Now you start over again.
You meet more people, learn more names (brothers, sisters, friends), more places (Where you from? Parents from? College from?), and numbers (How many years have you lived here? How long dancing? How old parents divorced?), becoming the version of yourself, you imagine, you are like.
And it’s all very simple and all formulaic and it becomes sort of a numbers game till abruptly and without warning the pattern breaks and suddenly in the wrong place, at the wrong time and with the wrong opening lines, you have an intimate understanding of someone before knowing the names or places or numbers.
She speaks, but tells you something else at the same time and it happens so easily you wonder if perhaps you’re inventing all this up, till you see the smallest spark in the very very green of her eyes that say, “I am speaking to you, but I am telling you something else at the same time.”
Finding your flaws to be characteristically appropriate, you can’t stop being yourself.
The person you’ve always thought to hide is now showing up (unannounced) at every turn. The reflection of the R train, windows of automobiles, brushing his teeth in your bathroom mirror.
She lets you hear a song. You buy that song. You listen to the song while you write. She tells you it reminds her of an acre of grass, a clarinet, and an orange popsicle; taking you to a world so tiny there’s room for only one other person and now for the first time, surrounded by 10 million people, you and her are completely alone.
You walk around with this little world inside the very very blue of your eyes. It’s a secret that circles your own spark like a planet with rings. The man in the bathroom mirror sees you smile.
Now the world is yours. For you carry around your own experiences and a glimpse of someone else’s and the universe begins to pop and crackle.
Reading a portion of her book, you attempt to procure a copy for yourself but instead find another book about porches and pianos and you remember when you played and you remember your youth, and you remember your mothers house and you remember the moment when you decided you’ll never love anyone again because she was taken from you too quickly and you don’t like the pain of walking around with scars on your eyes because you much prefer sparks. You look at the cover and wonder when you’ll play again and how, if you could, you’d cover her with music.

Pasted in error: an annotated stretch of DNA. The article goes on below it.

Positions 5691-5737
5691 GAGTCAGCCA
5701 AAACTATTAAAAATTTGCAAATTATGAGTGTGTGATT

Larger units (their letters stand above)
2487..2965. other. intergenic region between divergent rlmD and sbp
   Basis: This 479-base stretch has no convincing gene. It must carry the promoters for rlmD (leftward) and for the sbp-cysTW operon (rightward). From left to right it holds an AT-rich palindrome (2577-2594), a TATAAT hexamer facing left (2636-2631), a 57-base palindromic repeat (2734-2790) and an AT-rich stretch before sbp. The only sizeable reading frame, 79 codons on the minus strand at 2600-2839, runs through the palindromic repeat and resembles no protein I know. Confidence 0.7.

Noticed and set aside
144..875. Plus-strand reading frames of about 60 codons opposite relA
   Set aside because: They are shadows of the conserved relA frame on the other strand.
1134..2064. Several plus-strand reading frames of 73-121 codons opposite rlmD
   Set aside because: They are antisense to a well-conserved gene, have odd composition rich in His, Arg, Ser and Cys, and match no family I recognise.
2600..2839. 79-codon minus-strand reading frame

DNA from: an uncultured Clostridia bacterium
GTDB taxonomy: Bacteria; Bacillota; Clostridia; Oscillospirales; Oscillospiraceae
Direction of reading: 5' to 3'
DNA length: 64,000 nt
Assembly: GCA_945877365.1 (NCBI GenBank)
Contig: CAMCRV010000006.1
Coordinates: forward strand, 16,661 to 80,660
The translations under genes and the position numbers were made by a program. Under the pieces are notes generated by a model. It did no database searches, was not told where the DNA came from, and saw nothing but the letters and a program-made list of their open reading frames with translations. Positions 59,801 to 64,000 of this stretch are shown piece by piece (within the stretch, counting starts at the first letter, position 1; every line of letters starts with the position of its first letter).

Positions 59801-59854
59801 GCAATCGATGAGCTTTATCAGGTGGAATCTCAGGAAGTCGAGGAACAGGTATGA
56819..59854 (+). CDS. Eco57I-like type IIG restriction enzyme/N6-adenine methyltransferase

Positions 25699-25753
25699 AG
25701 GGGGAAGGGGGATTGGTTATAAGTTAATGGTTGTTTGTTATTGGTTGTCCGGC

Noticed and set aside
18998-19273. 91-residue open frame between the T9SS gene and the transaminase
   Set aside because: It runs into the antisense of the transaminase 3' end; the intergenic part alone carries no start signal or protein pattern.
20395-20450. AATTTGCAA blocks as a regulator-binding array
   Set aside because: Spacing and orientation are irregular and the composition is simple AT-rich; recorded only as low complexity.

But then comes an obstacle as obstacles often come and you both bend and you both jump and you both make it and you both land but one of you lands soft and the other with a crunch.
It begins as a tingle, then she takes a step and feels a tightness, then she takes another step and realizes something broke. And she keeps walking and braving the pain and you look over at her and wonder, “is she wincing?”
You walk tall and pretend not to notice the strain in her face till the spark in her eye begins to recede and is slowly replaced by the thing that happens when any old person, with any old crayon, on any old construction paper mixes blue and yellow.
Now there is no inner dialogue but only words coming out of your mouth and suddenly you’re grasping for names and places and numbers you can’t remember. You think about the song and you think about the spark, but all the porches and all the pianos can’t save you from realizing you’re two people who have just met. You know her as much as the person who sits in a chair at a restaurant, knows the last person who sat in the same spot.
You look back to the strain, the jump, the book, the song and think about her last text and her failure to respond. You again have lost the girl, as they say, to circumstances directly under your control.